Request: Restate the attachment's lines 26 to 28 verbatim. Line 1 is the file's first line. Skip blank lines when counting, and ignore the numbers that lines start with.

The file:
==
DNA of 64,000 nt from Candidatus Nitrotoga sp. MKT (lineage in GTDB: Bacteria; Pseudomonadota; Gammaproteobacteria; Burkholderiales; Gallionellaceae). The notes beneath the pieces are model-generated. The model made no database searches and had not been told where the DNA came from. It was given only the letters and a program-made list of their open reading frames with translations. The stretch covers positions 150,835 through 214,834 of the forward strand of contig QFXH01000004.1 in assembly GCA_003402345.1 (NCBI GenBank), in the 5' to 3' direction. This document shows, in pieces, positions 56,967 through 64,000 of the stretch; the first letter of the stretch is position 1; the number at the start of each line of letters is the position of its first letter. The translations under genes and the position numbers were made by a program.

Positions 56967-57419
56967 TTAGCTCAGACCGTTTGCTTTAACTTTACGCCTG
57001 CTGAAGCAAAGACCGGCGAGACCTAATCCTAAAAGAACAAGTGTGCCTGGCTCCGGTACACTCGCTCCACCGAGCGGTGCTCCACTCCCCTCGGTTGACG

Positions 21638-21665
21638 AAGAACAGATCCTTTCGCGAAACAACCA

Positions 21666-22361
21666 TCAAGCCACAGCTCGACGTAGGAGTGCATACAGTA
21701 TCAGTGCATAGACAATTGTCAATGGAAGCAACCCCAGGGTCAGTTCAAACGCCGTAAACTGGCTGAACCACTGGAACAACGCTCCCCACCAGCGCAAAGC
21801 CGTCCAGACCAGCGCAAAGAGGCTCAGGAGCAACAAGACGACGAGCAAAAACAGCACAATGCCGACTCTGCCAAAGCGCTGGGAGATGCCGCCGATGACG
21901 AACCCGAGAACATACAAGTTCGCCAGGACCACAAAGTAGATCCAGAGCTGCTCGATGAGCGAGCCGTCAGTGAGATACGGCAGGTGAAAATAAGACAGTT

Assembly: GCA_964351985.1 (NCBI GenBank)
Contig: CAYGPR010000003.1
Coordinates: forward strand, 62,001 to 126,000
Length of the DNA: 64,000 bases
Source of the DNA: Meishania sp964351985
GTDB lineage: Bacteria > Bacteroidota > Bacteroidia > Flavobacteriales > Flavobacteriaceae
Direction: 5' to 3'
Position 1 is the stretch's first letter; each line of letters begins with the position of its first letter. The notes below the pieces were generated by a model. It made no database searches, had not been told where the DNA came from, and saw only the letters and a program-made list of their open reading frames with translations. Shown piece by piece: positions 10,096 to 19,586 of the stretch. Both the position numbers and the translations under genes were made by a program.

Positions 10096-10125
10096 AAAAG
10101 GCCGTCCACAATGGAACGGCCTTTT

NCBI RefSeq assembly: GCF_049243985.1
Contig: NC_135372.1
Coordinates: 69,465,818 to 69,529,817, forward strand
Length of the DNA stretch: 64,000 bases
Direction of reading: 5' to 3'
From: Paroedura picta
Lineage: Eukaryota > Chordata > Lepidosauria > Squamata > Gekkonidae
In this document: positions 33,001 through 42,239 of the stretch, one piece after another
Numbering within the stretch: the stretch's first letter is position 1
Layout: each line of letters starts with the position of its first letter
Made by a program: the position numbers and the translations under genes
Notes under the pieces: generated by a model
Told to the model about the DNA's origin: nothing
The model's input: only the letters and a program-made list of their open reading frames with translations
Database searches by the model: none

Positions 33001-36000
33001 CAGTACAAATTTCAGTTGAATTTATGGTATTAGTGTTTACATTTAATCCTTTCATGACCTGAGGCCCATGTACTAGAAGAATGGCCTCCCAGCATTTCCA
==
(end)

Length of the DNA stretch: 64,000 bases
Direction of reading: 5' to 3'
From: Paroedura picta